Advocacy for Nebraska Children With Gay and Lesbian Parents: a Call for the Best Interests of the Child to Be Paramount in the Case of Non-biological, Non-adoptive Parents

JurisdictionNebraska,United States
CitationVol. 36
Publication year2022


Creighton Law Review

Vol. 36



With increasing frequency, family law practitioners in Nebraska are being called upon to represent gays and lesbians who are neither the biological nor adoptive parent of children with whom they have established parental relationships. The Nebraska Child Custody Jurisdiction Act (hereinafter referred to as the "NCCJA")(fn1) provides the statutory basis for the rights of these children to have these relationships protected through the custody proceedings under the Act. Through the application of the equitable doctrine of in loco parentis, courts can provide security for these children. This ensures that the best interests of the child are treated as paramount.

Gays and lesbians who have parented children to whom they have neither given birth nor adopted may seek representation after the end of a relationship or upon the death or disability of a partner. As in all cases involving parents, the nature of the relationship to the child can vary. In some situations the client may have been involved from the very decision of her partner to be artificially inseminated for the purposes of parenting a child from birth. In other cases, the couple may have been together only a short time, and both biological parents of the child may be active in the child's life. The ability of the courts to respond to a broad range of circumstances for children of non-biological/non-adoptive parents is essential if their best interests are to be guaranteed.

The time has come for Nebraska courts to abolish the parental preference doctrine, which gives a superior right to custody to the biological or adoptive parent, in favor of the best interests of the children test. By applying the best interests of the child standard as is done in dissolution, adoption and juvenile matters, courts can have greater power to meet the needs of children who are raised in non-traditional families. In order to be zealous advocates, attorneys for non-biological, non-adoptive parents must argue the application of the best interests of the child in all cases involving custody or visitation. Attorneys must utilize the NCCJA, urge the application of the doctrine of in loco parentis and the best interests of the child standard, and educate judges to eliminate any bias which may exist about the impact of sexual orientation on parenting.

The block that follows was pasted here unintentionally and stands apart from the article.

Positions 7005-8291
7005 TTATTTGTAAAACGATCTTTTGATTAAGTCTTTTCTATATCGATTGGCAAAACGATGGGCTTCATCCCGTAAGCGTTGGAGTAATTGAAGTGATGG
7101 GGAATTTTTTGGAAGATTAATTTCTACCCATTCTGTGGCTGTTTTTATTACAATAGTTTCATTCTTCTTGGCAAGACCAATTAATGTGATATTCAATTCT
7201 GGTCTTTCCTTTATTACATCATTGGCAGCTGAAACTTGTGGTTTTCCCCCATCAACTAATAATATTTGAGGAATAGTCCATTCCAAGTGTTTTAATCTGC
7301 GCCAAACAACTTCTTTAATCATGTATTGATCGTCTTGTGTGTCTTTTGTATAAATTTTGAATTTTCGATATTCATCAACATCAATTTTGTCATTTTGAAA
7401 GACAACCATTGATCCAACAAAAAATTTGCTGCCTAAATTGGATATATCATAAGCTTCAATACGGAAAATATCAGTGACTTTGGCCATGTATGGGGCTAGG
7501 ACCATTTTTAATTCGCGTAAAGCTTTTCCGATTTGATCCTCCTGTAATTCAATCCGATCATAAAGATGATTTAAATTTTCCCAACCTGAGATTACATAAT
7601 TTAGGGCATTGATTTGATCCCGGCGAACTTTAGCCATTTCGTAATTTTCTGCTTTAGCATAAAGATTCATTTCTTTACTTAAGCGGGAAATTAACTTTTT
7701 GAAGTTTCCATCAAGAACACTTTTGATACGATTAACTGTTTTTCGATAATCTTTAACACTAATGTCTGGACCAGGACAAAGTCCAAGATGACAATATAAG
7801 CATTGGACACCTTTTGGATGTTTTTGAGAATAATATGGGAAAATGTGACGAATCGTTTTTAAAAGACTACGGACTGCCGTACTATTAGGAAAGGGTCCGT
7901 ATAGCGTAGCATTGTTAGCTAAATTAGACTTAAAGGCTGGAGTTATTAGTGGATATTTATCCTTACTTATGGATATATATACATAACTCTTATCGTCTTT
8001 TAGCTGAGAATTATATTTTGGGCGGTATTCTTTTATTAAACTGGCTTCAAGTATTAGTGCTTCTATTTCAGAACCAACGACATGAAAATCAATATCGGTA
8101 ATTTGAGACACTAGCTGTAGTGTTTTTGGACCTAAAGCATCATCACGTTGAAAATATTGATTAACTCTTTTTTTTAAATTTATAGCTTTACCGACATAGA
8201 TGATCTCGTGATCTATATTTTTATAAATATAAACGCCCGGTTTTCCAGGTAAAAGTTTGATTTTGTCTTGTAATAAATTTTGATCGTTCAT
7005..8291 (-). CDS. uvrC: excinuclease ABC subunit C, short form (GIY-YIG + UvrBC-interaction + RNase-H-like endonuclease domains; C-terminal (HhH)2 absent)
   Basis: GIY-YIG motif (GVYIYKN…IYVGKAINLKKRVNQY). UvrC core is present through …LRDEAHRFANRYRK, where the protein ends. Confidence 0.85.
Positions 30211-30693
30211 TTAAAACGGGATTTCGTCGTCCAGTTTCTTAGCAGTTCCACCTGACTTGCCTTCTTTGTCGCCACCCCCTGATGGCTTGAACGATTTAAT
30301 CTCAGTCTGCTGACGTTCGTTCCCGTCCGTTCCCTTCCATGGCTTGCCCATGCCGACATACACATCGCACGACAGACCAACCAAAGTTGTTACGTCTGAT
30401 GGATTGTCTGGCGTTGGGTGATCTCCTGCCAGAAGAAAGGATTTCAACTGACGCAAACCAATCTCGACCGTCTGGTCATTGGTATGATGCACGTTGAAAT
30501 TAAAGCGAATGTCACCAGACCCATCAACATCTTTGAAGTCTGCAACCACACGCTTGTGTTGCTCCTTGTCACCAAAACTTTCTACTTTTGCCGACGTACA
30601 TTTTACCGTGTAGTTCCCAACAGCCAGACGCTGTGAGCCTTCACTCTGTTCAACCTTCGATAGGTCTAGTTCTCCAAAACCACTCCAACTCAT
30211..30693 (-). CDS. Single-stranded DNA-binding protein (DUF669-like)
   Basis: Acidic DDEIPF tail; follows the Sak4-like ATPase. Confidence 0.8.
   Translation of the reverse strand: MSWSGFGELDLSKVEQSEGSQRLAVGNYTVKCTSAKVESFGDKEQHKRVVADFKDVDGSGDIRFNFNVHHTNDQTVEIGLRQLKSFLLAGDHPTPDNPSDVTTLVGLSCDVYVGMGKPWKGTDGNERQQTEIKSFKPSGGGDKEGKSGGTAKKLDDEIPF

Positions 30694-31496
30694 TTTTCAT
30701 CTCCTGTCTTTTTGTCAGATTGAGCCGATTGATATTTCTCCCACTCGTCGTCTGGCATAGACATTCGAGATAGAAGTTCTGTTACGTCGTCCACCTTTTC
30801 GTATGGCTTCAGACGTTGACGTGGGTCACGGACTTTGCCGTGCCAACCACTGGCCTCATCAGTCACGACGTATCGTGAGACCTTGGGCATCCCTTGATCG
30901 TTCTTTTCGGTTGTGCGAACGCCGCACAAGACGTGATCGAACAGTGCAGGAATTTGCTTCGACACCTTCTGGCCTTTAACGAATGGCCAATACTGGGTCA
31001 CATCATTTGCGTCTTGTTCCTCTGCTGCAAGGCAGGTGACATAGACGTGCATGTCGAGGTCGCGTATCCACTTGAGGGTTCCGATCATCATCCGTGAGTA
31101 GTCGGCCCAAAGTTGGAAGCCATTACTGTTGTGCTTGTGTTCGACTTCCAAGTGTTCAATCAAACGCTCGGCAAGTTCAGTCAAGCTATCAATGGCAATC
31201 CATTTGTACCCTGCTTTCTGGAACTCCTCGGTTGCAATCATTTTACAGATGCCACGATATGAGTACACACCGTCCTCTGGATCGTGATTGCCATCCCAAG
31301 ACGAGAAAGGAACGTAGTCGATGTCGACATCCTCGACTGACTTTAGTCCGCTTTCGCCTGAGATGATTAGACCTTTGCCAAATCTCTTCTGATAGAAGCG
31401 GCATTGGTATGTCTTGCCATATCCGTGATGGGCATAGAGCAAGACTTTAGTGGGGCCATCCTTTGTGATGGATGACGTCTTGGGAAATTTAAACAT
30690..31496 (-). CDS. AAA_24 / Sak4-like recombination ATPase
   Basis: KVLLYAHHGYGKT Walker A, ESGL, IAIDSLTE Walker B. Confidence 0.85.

This essay will explore Nebraska statutory schemes as recognizing rights for non-biological, non-adoptive parents. In doing so, this essay will review the statutes that specifically acknowledge the parent/child relationship. First, it will examine Nebraska statutes regarding: marriage and dissolution of marriage, paternity, guardianship, juvenile actions, adoption, and actions under the NCCJA. This essay will posit that non-biological, non-adoptive parents may utilize the NCCJA to request a custody determination be made in the best interests of a child. Second, this essay will then assess the equitable doctrines recognized in Nebraska to preserve and protect parent/child relationships when the parent may or may not be a biological or adoptive parent. This essay will urge that the in loco parentis doctrine should be favored in custody and visitation matters and the parental preference doctrine abolished.

Finally, this essay will extrapolate from the statutory review and equitable doctrine evaluation that the best interests of the child is always at the heart of any analytical framework in an action where custody or visitation is at issue. This essay will argue that the best interests of the child require that the sexual orientation of a non-biological, non-adoptive parent have no impact on the rights of that parent or a corresponding custody determination.


The status of non-biological, non-adoptive parents in Nebraska is unclear under current statutes and recent case law. A review of Nebraska's statutory schemes regarding parents and children is necessary to first assess how a parent/child relationship may be legally established and under what circumstances a custody determination may be made. This evaluation will indicate whether non-biological, non-adoptive persons have rights or legal mechanisms available to protect and preserve their status as a parent. In doing so, this essay will review the statutes that specifically acknowledge the parent/child relationship. The question is whether under Nebraska law, a non-biological, non-adoptive person can be a legal parent.